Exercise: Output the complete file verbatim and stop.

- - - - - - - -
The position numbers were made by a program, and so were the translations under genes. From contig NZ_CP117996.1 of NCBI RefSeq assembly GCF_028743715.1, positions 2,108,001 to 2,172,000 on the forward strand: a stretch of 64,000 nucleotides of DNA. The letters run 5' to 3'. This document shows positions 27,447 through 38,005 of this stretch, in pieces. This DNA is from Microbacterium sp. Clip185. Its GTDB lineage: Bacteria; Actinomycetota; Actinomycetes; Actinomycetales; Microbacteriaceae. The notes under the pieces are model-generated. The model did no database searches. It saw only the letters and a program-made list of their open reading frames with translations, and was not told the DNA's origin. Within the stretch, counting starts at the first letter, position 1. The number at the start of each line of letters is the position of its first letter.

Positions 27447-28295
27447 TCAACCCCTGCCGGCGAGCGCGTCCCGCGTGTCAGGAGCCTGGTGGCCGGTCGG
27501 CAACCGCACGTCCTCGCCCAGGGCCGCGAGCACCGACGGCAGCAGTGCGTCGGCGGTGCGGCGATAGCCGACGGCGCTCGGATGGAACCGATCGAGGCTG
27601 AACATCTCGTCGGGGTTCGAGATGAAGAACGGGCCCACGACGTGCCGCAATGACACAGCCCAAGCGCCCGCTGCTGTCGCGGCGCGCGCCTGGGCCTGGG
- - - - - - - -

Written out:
The position numbers were made by a program, and so were the translations under genes. From contig NZ_CP117996.1 of NCBI RefSeq assembly GCF_028743715.1, positions 2,108,001 to 2,172,000 on the forward strand: a stretch of 64,000 nucleotides of DNA. The letters run 5' to 3'. This document shows positions 27,447 through 38,005 of this stretch, in pieces. This DNA is from Microbacterium sp. Clip185. Its GTDB lineage: Bacteria; Actinomycetota; Actinomycetes; Actinomycetales; Microbacteriaceae. The notes under the pieces are model-generated. The model did no database searches. It saw only the letters and a program-made list of their open reading frames with translations, and was not told the DNA's origin. Within the stretch, counting starts at the first letter, position 1. The number at the start of each line of letters is the position of its first letter.

Positions 27447-28295
27447 TCAACCCCTGCCGGCGAGCGCGTCCCGCGTGTCAGGAGCCTGGTGGCCGGTCGG
27501 CAACCGCACGTCCTCGCCCAGGGCCGCGAGCACCGACGGCAGCAGTGCGTCGGCGGTGCGGCGATAGCCGACGGCGCTCGGATGGAACCGATCGAGGCTG
27601 AACATCTCGTCGGGGTTCGAGATGAAGAACGGGCCCACGACGTGCCGCAATGACACAGCCCAAGCGCCCGCTGCTGTCGCGGCGCGCGCCTGGGCCTGGG